meltdown
meltdown

A diagram of radiation contamination after the Chernobyl disaster.

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What Can Go Wrong With a Nuclear Reactor?

With government regulators looking over their shoulders, engineers have spent a lot of time over the years designing reactors for optimal safety -- not just so they work properly, but so there are backup safety measures in place when something breaks down. As a result, year in and year out, nuclear plants seem pretty safe compared to, say, air travel, which routinely kills anywhere from 500 to 1,100 people annually worldwide [source: Daily Mail].

Nevertheless, nuclear reactors have suffered major breakdowns. On the International Nuclear Event Scale (INES), which rates accidents on an escalating scale of 1 to 7, there have been five accidents since 1957 that rated between 5 and 7 [source: International Atomic Energy Agency].

The worst nightmare is a breakdown of the cooling system, which would allow the fuel to overheat and experience a meltdown. With a meltdown, the fuel turns to liquid and then burns through the containment vessel, spewing radiation far and wide. In 1979, Three Mile Island's Unit 2 came perilously close to this scenario, with the core partially melting down and flowing to the floor of the containment vessel. Fortunately, as scientists later discovered by lowering a camera into the unit, the well-designed containment was strong enough to stop the radiation from getting out [source: Smithsonian].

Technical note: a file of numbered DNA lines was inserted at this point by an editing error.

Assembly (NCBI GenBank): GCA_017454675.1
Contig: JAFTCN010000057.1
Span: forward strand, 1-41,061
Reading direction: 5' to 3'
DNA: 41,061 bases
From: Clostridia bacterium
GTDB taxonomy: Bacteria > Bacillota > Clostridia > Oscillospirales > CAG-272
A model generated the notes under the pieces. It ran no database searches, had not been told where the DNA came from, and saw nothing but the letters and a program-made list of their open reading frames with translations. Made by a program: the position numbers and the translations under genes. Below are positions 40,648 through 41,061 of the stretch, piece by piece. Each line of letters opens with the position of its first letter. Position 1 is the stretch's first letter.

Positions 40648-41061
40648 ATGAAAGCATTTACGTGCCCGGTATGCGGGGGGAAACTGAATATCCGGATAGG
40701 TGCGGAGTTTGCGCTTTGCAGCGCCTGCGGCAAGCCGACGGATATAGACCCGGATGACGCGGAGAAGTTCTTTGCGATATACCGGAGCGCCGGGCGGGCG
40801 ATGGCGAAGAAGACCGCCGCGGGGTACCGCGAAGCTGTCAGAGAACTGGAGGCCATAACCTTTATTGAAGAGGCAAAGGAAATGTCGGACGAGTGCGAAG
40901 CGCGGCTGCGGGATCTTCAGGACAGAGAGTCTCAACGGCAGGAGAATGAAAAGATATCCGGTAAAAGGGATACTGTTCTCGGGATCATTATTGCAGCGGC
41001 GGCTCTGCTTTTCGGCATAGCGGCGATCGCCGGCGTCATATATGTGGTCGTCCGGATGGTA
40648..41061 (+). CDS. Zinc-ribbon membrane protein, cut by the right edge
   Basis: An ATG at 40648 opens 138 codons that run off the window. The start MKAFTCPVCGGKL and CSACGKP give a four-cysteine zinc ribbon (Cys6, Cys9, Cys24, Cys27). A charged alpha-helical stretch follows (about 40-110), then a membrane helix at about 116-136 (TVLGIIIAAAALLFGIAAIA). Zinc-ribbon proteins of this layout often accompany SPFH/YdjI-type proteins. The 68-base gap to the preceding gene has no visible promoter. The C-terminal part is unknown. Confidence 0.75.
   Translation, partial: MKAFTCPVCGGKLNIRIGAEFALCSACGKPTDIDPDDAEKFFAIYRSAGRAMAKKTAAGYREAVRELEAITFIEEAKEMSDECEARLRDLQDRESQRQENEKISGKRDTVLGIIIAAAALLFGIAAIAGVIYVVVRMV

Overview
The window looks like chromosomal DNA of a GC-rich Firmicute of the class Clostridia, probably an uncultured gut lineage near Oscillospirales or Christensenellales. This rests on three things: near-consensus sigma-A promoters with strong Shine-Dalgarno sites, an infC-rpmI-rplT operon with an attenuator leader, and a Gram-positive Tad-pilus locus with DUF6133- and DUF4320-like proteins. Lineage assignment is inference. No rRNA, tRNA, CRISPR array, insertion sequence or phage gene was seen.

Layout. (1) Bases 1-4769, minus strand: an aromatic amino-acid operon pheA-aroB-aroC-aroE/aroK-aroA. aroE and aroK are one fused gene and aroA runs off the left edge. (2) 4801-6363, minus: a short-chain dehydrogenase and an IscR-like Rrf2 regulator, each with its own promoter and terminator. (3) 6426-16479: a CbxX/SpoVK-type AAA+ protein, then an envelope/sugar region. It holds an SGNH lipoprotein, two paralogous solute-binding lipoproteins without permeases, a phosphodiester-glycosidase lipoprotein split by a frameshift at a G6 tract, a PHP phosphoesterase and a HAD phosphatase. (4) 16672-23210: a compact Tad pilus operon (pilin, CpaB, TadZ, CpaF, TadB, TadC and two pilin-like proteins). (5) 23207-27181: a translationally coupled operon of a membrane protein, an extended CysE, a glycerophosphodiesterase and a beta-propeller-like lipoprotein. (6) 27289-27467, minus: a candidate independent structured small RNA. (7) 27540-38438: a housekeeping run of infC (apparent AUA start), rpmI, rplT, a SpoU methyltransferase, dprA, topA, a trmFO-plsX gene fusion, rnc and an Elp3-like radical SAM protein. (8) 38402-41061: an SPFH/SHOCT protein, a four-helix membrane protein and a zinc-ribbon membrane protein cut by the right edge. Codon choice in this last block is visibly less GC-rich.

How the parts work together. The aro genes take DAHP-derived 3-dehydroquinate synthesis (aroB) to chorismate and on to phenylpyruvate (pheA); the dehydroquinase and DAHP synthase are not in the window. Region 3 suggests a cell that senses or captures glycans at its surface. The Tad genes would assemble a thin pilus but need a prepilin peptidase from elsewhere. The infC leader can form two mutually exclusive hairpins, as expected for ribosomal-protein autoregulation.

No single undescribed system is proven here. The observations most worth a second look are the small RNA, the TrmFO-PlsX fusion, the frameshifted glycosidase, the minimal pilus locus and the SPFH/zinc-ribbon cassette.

The Soviets had worse luck. The worst nuclear accident in history was the April 1986 catastrophe at Unit 4 of the Chernobyl nuclear plant in the then-USSR, which was caused by a combination of system breakdowns, design flaws and badly trained personnel. During a routine test, the reactor suddenly surged, and the control rods jammed, preventing an emergency shutdown. The sudden buildup of steam caused two explosions, exposing the reactor's graphite moderator to air and setting it on fire. With nothing to cool them, the reactor's fuel rods then overheated and suffered a full meltdown, in which the fuel turned to liquid form [source: World Nuclear Association]. Thirty plant workers were killed. Unlike the plant at Three Mile Island, Chernobyl's stricken reactor apparently lacked a sturdy containment vessel, and large amounts of radiation spewed out over an area of 125,000 square miles (323,749 square kilometers). The number of deaths caused by radiation-related illnesses is still unclear, but a 2006 World Health Organization study estimated that it may have caused 9,000 cancer deaths [source: World Health Organization].

In the next section, we'll look at how the crisis at the Fukushima Daiichi nuclear plant in Japan compares to past accidents, and how nuclear catastrophes are averted.